US20080100035A1 (en) * 2006-10-31 2008-05-01 Schultz Mary A Hydroplaning skis for use on wet ground surfaces
US20080263902A1 (en) * 2007-04-27 2008-10-30 Easton Technical Products, Inc. Snowshoe apparatus

Citations (3)

* Cited by examiner, † Cited by third party
Publication number Priority date Publication date Assignee Title
US2821031A (en) * 1956-12-24 1958-01-28 Howe Folding Furniture Inc Snowshoe binding
US3965585A (en) * 1975-08-07 1976-06-29 Stewart Sherwin R Shoe attachment for sports
US3992790A (en) * 1975-10-21 1976-11-23 The Raymond Lee Organization, Inc. Snow shoe harness

Patent Citations (3)

* Cited by examiner, † Cited by third party
Publication number Priority date Publication date Assignee Title
US2821031A (en) * 1956-12-24 1958-01-28 Howe Folding Furniture Inc Snowshoe binding
US3965585A (en) * 1975-08-07 1976-06-29 Stewart Sherwin R Shoe attachment for sports
US3992790A (en) * 1975-10-21 1976-11-23 The Raymond Lee Organization, Inc. Snow shoe harness

Cited By (30)

* Cited by examiner, † Cited by third party
Publication number Priority date Publication date Assignee Title
EP0156741A1 (en) * 1984-02-29 1985-10-02 Sarl Folly's Snow shoe
US4604817A (en) * 1984-02-29 1986-08-12 Gerard Ramboz Snowshoe
FR2606660A1 (en) * 1984-02-29 1988-05-20 Folly S Snow shoe
FR2560055A1 (en) * 1984-02-29 1985-08-30 Ramboz Gerard Snowshoe
US4620375A (en) * 1984-07-02 1986-11-04 Wallace Robert E Snowshoe binding and ice crampon or the like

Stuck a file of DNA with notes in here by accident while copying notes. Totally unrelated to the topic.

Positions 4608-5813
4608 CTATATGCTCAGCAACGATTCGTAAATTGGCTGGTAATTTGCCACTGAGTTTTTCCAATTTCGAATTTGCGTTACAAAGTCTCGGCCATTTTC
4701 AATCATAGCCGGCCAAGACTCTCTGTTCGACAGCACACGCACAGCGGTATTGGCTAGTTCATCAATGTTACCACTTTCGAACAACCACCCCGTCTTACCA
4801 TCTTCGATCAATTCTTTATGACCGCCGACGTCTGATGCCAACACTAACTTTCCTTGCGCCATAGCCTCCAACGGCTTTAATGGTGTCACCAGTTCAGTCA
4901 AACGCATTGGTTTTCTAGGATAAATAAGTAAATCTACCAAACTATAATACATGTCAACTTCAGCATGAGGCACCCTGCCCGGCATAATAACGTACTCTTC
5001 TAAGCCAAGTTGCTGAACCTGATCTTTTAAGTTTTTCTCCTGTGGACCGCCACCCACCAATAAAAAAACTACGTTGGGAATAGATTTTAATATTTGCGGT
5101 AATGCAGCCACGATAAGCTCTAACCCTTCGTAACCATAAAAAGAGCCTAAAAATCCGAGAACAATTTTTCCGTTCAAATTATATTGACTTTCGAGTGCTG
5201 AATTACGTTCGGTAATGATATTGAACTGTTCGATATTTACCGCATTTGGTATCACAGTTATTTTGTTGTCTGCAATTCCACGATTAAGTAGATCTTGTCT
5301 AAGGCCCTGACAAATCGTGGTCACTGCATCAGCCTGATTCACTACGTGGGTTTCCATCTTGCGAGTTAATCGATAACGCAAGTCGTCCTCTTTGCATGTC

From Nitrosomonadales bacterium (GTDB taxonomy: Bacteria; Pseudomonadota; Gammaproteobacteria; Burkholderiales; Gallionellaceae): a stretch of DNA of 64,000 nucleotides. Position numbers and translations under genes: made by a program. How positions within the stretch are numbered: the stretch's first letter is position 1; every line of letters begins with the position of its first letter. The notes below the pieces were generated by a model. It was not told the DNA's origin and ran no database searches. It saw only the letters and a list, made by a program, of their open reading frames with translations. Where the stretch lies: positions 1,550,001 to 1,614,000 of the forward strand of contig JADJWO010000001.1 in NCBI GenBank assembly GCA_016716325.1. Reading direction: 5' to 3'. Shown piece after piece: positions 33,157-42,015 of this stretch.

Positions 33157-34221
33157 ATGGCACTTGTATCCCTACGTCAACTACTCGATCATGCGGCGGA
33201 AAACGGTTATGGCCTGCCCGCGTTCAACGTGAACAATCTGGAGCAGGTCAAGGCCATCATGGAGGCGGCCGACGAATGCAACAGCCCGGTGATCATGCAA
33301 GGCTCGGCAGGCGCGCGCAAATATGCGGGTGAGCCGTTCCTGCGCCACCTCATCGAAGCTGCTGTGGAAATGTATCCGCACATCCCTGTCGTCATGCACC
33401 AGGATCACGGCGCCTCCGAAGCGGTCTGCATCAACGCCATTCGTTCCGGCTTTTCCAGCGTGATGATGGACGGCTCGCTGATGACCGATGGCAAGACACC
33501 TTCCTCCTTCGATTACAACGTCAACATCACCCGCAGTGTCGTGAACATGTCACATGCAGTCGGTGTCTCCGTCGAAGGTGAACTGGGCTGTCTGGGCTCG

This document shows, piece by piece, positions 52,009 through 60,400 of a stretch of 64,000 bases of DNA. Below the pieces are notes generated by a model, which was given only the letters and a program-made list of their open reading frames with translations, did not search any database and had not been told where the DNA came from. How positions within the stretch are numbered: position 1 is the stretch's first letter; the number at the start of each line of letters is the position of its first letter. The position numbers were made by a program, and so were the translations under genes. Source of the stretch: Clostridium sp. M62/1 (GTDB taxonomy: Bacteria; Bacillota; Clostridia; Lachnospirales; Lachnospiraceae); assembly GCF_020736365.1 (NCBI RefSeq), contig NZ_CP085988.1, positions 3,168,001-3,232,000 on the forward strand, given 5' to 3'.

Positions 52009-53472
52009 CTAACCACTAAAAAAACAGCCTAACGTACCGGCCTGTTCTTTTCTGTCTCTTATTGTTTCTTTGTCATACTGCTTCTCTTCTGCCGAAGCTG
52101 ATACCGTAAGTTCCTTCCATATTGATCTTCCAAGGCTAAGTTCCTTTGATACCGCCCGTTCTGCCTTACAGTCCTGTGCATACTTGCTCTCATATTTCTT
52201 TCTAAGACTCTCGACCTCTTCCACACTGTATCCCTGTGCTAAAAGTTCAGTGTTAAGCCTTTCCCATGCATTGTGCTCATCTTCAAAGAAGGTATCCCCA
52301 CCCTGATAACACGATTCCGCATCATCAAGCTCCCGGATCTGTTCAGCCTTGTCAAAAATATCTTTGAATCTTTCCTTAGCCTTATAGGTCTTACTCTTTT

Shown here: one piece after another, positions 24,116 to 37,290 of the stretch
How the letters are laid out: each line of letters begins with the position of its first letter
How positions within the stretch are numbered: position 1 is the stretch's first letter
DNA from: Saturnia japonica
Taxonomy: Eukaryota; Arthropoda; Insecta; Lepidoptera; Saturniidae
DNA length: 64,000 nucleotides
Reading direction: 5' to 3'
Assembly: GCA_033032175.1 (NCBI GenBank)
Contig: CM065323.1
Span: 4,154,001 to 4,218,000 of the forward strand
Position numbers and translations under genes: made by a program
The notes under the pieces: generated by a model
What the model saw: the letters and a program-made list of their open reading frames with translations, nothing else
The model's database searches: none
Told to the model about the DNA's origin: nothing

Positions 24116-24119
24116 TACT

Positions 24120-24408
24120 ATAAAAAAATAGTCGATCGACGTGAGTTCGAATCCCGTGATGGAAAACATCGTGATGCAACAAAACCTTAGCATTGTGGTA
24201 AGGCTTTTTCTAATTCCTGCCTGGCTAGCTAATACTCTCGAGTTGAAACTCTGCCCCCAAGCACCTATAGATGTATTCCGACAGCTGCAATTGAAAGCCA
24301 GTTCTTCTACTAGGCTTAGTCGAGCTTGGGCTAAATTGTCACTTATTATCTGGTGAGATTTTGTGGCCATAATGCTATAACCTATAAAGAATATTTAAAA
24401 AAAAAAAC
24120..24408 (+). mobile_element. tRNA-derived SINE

WO1995006502A1 (en) * 1993-09-01 1995-03-09 Peter Smith Snow shoe
US5921007A (en) * 1993-10-22 1999-07-13 Mountain Safety Research, Inc. Mountaineering snowshoe
WO1995010956A1 (en) * 1993-10-22 1995-04-27 Mountain Safety Research Improved snowshoe and binding assembly
US5469643A (en) * 1993-10-22 1995-11-28 Mountain Safety Research Snowshoe
US5517773A (en) * 1993-10-22 1996-05-21 Mountain Safety Research Variable length snowshoe
US5531035A (en) * 1993-10-22 1996-07-02 Mountain Safety Research Snowshoe binding assembly
US6195919B1 (en) 1993-10-22 2001-03-06 Mountain Safety Research, Inc. Mountaineering snowshoe
US5809667A (en) * 1994-05-06 1998-09-22 Liautaud; Jeffrey T. Snowshoe having snap-on claw plate
US5829173A (en) * 1997-03-05 1998-11-03 Svetlik; Paul J. Climbing snowshoe assembly having removable decking sections with binding-mounted crampon disposed therebetween
US5809668A (en) * 1997-10-30 1998-09-22 Tubbs Snowshoe Company Composite snowshoe
US6052922A (en) * 1997-12-18 2000-04-25 Bleck; James H. Snowshoe with a longitudinal opening
EP0940161A2 (en) * 1998-01-29 1999-09-08 Techniques Sports Loisirs Improved snow-shoe
EP0940161A3 (en) * 1998-01-29 2000-02-23 Techniques Sports Loisirs Improved snow-shoe
US6772542B2 (en) 2000-10-12 2004-08-10 Jeffrey D. Jacobson Ski system
US7089688B2 (en) 2001-01-23 2006-08-15 Kahtoola, Inc. Flexible traction system for common shoes
US6742286B2 (en) 2001-01-23 2004-06-01 Kahtoola, Inc. Flexible traction system for common shoes
US20040187353A1 (en) * 2001-01-23 2004-09-30 Giovale Daniel G. Flexible traction system for common shoes
WO2002067710A1 (en) * 2001-02-27 2002-09-06 Mcmanus John H Multi-purpose combination snowshoe/ski
US6453581B1 (en) * 2001-07-09 2002-09-24 Tubbs Snowshoe Company, Llc Snowshoe crampon system
US20040231200A1 (en) * 2003-01-30 2004-11-25 Forrest William Edwin Frame and binding for a snowshoe, and related systems and methods
US20080100035A1 (en) * 2006-10-31 2008-05-01 Schultz Mary A Hydroplaning skis for use on wet ground surfaces
US20080263902A1 (en) * 2007-04-27 2008-10-30 Easton Technical Products, Inc. Snowshoe apparatus
US7793439B2 (en) 2007-04-27 2010-09-14 Easton Technical Products, Inc. Snowshoe apparatus
US20100307029A1 (en) * 2007-04-27 2010-12-09 Easton Technical Products, Inc. Snowshoe apparatus
US8595958B2 (en) 2007-04-27 2013-12-03 Easton Technical Products, Inc. Snowshoe apparatus